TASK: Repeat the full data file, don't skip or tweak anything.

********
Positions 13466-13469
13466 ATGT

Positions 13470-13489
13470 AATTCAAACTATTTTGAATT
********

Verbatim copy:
Positions 13466-13469
13466 ATGT

Positions 13470-13489
13470 AATTCAAACTATTTTGAATT